edited 2011-02-04 21:28
    I think a standard openly published circuit would help us all a lot. Ale??
    Pin-----R1-----x-----C2-----Out
                   |
                   C1
                   |
                  Gnd
    
  • Phil Pilgrim (PhiPi)Phil Pilgrim (PhiPi) Posts: 23,057
    edited 2011-02-04 21:31
    Cluso99,

    Try putting your schematic in a code block to preserve spacing. :)

    -Phil
  • Ahle2Ahle2 Posts: 1,165
    edited 2011-02-05 11:59
    @AndreL
    "Ahle2, why don't you tweak the filter yourself and try a couple values"
    I already have.

    The values I used for this comparison were 1k resistor and 7.5 nF Capacitator.
    This gives a -3dB cutoff of 21.2 kHz.
    As I've said before, I don't think even a driver with low mixing frequency (like 22 kHz or lower) will "suffer" from a cutoff frequency of ~20 kHz.
    I rather listen to some audible aliasing distortion of such drivers than getting all the luscious overtones taken away from my demanding ears.

    This reminds me of discussions on the net about the SNES audio filter, which is also vey low.
    The low cutoff makes the SNES sound bad IMHO.
    On the Amiga you could set a bit in a register to toggle on and off a 5 kHz lowpass filter. The reason for this filter was to get rid of audible aliasing distortion when low quality samples were played back.
    The filter was rarely or never enabled, because most people (like myself) thought it sounded bad EVEN when low quality samples were played back.

    /Ahle2
  • Phil Pilgrim (PhiPi)Phil Pilgrim (PhiPi) Posts: 23,057
    edited 2011-02-05 12:12
    I suppose the ultimate solution (for future consideration) would be to interpose a switched-capacitor LP filter in the audio stream, clocked from a Prop pin. Then the user would have complete control over the cutoff frequency. Such filters can be obtained as small as a TSSOP-8 and are not frightfully expensive.

    -Phil
  • Cluso99Cluso99 Posts: 17,969
    edited 2011-02-05 15:53
    Ahle2: How does the following sound...
    1. 680R & 10nF (0.01uF) f=23.4KHz
    2. 750R & 10nF (0.01uF) f=22.2KHz
    3. 820R & 10nF (0.01uF) f=19.4KHz

    Reason is most likely 10nF is in the toolbox and resistors are easier to get. 680R & 820R easier too.

    What DC blocking cap are you using?
  • Ding-BattyDing-Batty Posts: 252
    edited 2011-02-05 22:46
    Cluso99, I thought 100nf == 0.1 uF, not 0.01 uF?

    I hope these options work -- I think the easiest modification of the C3 board is to simply solder another resistor on top of the existing one, to lower its value. That's easier than removing the original one...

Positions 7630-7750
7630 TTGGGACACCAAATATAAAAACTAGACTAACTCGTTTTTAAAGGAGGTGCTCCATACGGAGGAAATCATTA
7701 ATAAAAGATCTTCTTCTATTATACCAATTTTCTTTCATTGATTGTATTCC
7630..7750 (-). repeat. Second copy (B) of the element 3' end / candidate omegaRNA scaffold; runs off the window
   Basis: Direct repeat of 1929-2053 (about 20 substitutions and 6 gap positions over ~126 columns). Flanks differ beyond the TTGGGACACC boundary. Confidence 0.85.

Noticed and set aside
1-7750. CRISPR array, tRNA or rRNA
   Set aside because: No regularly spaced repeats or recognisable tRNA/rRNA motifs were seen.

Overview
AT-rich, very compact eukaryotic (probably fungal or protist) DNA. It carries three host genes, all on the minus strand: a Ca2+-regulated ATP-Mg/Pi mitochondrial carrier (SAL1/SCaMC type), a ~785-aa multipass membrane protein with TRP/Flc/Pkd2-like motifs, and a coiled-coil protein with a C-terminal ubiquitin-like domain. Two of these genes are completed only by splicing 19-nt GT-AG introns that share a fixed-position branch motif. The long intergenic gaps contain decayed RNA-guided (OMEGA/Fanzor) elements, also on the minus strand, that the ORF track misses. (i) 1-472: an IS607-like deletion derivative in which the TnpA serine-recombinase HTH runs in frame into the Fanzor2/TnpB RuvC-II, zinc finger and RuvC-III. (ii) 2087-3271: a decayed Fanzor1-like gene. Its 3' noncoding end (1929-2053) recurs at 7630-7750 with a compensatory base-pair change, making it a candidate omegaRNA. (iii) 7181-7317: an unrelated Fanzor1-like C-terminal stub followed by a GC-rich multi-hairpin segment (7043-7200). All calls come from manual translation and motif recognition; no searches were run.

• Cluso99Cluso99 Posts: 17,969
    edited 2011-02-06 02:59
    Thanks - I was suffering heat exhaustion (36C here and no a/c) :( That's my excuse for a stupid set of typos.
  • Ahle2Ahle2 Posts: 1,165
    edited 2011-02-06 07:41
    When it comes to low frequency voltage signals (like audio), the impedance isn't very important. So any values will go.
    In "utopia" all voltage amplifying output stages has got 0 ohm impedance and all input stages has got infinite impedance.
    This is to preserve the the voltage level as much as possible over the voltage divider that forms by the output/input impedance.

    However, in reality this is not the case.
    The standard for audio signals is more or less:
    -Input stages has got an impedance of 10kΩ or more
    -Output stages has got an impedance of 150Ω or less

    I have found out by experimenting with different values, that the sound will get clearer by lowering the resistor from 1kΩ to 100Ω (and of course change the cap to preserve 20kHz cutoff)
    I am not quite sure why this is the case though, but I think it has something to do with the duty mode and current flow through the capacitator.

    @Cluso99
    The answer to you question is: as long as the cutoff isn't noticeable low those values will do.
  • Ahle2Ahle2 Posts: 1,165
    edited 2011-07-09 04:58
    Bump!

    Parallax have you seen this poll?
  • Ahle2Ahle2 Posts: 1,165
    edited 2011-07-10 12:51
    Bump!!!!!!!!
  • porkotronporkotron Posts: 3
    edited 2011-07-15 08:20
    I got my C3 this week and before I read this post I thought because the muffled sound that it was already broken.
    I'mvery interested in ways to make the sound better because my first project is going to be audio related.
  • pik33pik33 Posts: 1,060
    edited 2012-06-14 08:47
    Measured. Patched. No more muffled sound. Used 680R